Faculty Profiles

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Academic Statement (Return to top)

Mark has been teaching in the Environmental Studies Program at Prescott College since 1988. His courses offer a strong foundation in the biological sciences and combine theory with an experiential emphasis. This is especially the case in his field courses in Mexico and in Costa Rica, but his on-campus courses also include numerous field trips and, in many instances, hands-on laboratory exercises. In all his teaching, he strives to weave together an understanding of ecological principles with evolutionary theory so that students can cultivate an appreciation for the origin and maintenance of biological diversity.

 

 

Background & Experience

Selected Publications (Return to top)

Riegner, M. F. 2013. Ancestor of the new archetypal biology: Goethe's dynamic typology as a model for contemporary evolutionary developmental biology. Studies in History and Philosophy of Biological and Biomedical Sciences 44: 735-744.

Riegner, M. F. 2008. Parallel evolution of plumage pattern and coloration in birds: implications for defining avian morphospace. Condor 110: 599-614.

Riegner, M. 1998. Horns, hooves, spots, and stripes: form and pattern in mammals. In Goethe's way of science: a phenomenology of nature. D. Seamon and A. Zajonc, Editors. SUNY Press, Albany, New York, pp. 177-212. [and translated into Norwegian in 2010 for The Ariadne Annual.]

Riegner, M., and J. Wilkes. 1998. Flowforms and the language of water. In Goethe's way of science: a phenomenology of nature. D. Seamon and A. Zajonc, Editors. SUNY Press, Albany, New York, pp. 233-252.

Riegner, M. 1993. Toward a holistic understanding of place: reading a landscape through its flora and fauna. In Dwelling, seeing, and designing: toward a phenomenological ecology. D. Seamon, Editor. SUNY Press, Albany, New York, pp. 181-215.

Fleischner, T., and M. Riegner. 1993. Winter birds of Bahia Kino, central Gulf of California coast, Sonora, Mexico. Ecologica 3 (1): 29-34.              

Riegner, M., and L. Niemeyer (photographer). 1993. Long-legged wading birds of the North American wetlands. Stackpole Books, Harrisburg, Pennsylvania.

Riegner, M. 1992. Look-alike birds from distant lands: a consideration of similarities in unrelated birds. Birder's World 6(3): 17-21.


Presentations (Return to top)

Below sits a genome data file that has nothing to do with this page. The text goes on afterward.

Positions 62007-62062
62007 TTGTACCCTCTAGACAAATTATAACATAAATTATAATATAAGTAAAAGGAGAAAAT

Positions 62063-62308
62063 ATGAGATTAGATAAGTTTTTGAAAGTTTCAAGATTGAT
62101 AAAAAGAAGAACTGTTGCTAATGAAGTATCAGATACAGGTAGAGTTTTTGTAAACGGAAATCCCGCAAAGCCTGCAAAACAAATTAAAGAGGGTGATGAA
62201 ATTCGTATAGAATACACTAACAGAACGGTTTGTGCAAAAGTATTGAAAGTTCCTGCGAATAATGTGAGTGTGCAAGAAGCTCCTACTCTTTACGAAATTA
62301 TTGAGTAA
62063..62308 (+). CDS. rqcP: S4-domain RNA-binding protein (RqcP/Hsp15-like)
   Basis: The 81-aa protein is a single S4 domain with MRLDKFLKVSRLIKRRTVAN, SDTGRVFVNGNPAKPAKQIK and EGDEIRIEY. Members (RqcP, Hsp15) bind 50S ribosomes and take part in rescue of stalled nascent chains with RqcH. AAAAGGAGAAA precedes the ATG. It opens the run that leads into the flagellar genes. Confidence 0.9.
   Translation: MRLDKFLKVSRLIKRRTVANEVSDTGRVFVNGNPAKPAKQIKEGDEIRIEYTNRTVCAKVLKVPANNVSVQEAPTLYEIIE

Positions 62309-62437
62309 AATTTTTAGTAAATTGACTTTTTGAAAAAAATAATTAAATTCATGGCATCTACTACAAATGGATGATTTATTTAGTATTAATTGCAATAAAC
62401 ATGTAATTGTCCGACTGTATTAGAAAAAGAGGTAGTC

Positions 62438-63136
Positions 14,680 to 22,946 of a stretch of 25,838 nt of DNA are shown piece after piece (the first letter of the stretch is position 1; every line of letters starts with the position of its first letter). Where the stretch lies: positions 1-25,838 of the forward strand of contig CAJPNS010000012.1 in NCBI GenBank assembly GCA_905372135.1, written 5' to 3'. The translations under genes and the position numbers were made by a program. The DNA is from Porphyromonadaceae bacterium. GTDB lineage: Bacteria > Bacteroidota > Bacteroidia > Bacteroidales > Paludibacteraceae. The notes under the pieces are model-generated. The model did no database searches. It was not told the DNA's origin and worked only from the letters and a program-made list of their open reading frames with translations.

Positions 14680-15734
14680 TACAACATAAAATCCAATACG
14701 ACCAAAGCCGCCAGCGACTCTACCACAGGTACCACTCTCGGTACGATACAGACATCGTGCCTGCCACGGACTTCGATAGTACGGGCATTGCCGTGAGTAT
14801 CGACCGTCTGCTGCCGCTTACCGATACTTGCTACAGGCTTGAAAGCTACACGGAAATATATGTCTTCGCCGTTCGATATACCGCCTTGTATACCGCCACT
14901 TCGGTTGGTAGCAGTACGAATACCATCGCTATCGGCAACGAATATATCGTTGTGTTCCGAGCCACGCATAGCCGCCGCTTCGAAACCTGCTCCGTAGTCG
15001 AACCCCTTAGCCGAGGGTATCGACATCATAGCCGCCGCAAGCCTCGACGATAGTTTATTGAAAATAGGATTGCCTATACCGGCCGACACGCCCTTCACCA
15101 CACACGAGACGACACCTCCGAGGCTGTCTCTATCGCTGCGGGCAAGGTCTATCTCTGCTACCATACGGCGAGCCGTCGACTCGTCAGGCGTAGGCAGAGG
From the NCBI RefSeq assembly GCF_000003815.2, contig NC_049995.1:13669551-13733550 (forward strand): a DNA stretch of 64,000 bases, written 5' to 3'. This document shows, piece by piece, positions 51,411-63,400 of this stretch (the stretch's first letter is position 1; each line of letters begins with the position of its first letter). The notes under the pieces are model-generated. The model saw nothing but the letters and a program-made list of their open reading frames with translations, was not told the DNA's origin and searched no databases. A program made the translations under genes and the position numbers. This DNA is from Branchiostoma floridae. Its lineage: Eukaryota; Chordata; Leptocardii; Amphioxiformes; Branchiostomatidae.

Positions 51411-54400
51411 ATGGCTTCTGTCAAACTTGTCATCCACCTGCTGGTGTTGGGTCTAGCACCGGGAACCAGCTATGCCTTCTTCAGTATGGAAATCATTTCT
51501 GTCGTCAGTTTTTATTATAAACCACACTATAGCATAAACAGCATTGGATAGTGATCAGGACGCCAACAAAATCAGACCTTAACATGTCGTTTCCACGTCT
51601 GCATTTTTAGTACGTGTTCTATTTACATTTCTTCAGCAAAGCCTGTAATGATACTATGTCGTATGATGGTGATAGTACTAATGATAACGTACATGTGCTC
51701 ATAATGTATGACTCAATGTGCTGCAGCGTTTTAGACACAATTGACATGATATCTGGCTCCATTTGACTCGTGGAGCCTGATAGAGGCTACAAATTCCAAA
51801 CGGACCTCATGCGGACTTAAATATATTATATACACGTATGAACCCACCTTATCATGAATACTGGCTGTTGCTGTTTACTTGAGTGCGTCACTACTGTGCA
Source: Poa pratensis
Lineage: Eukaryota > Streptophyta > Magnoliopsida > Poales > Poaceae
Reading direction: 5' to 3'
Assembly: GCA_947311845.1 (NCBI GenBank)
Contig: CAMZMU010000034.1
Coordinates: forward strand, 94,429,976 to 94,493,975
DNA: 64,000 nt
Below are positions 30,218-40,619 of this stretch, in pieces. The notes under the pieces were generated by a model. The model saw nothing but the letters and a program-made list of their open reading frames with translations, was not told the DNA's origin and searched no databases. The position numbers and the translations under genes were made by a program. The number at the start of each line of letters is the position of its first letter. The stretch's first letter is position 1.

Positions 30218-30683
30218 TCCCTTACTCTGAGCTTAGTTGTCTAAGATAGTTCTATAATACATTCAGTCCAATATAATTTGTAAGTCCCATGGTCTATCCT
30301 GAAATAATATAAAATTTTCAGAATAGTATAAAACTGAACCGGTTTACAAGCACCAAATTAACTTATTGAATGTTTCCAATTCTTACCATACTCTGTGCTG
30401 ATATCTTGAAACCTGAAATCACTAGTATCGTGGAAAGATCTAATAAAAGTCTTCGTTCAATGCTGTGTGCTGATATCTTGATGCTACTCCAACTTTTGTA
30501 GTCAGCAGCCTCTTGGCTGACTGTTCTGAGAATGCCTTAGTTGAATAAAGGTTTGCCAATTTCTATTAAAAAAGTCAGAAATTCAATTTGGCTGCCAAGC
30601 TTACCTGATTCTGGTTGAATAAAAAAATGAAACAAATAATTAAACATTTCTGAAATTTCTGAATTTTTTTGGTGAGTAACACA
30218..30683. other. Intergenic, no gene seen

"Goethe's Dynamic Vision in Science and Art;" Marshall-LeKae Art Gallery, Scottsdale, Arizona; April 2014. 

“Mammals of the Central Arizona Highlands;” Highlands Center for Natural History, Prescott, Arizona; February 2014.

"Correlated Evolution of Color Pattern and Morphology in Birds and in Mammals;" Environmental Studies Colloquium Series, Prescott College; November 2010.

"Occurrence of Nonfeathered Avian Integumentary Outgrowths: Evidence for Parallel Evolution;" Poster presentation, American Ornithologists' Union, San Diego, CA; February 2010. 

"Herons of the Salton Sea;" Presentation at the Salton Sea International Birding Festival, Imperial, CA; February 2010.

"Parallel Evolution of Plumage Pattern and Coloration in Birds: Implications for Defining Avian Morphospace;" Scientific session, American Ornithologists' Union, University of Wyoming, Laramie; August 2007.

“Plumage Pattern and Coloration as Correlates of Avian Morphology;” Scientific session, American Ornithologists’ Union, UC Santa Barbara; August 2005.

“Feathers and Beaks, Spots and Streaks: Form and Pattern in Birds;” Environmental Studies Colloquium Series, Prescott College; March 2005.


Research (Return to top)

Mark's current research focuses on questions concerning the diversity of avian plumage patterns. Why do similar plumage patterns repeatedly evolve in distantly related lineages while strikingly different plumage configurations may be exhibited in closely related taxa? Why do some species have streaks while others have bars? Is there a relationship between plumage pattern and morphology? Accordingly, he has identified an empirically derived plumage pattern trajectory that covaries with body size and morphology across the Class Aves (see Riegner, 2008). Furthermore, the trajectory is recursive at various taxonomic levels, such as within genera and within families, and thus serves as an indicator of parallel evolution. The recursive nature of the trajectory, in which morphological and chromatic elements recur in modified configurations, has perhaps contributed to an underestimate of parallel evolution in birds.

In addition, Mark is interested in exploring dynamic ways of thinking about understanding the origin, diversity, constraints, and evolution of biological form.  This has led him to research key figures in the history and philosophy of the biological sciences (see Riegner, 2013).


Awards, Grants, & Honors (Return to top)

2011 Harry R. Painton Award of the Cooper Ornithological Society, for his paper “Parallel evolution of plumage pattern and coloration in birds: implications for defining avian morphospace” selected as the best paper published in The Condor over the last four years.


Education (Return to top)

Ph.D., Ecology and Evolution, State University of New York at Stony Brook, 1983

B.S., Biology, State University of New York College at Brockport, 1975, cum laude


Expertise (Return to top)

Courses Mark currently teaches at Prescott College:

Animal Biology
Behavior and Conservation of Mammals
Coastal Ecology of the Gulf of California (field)
Form and Pattern in Nature
Introduction to Ornithology
Organic Evolution
Tropical Biology: The Natural History of Costa Rica (field)


 

Academic Involvement at Prescott College (Return to top)

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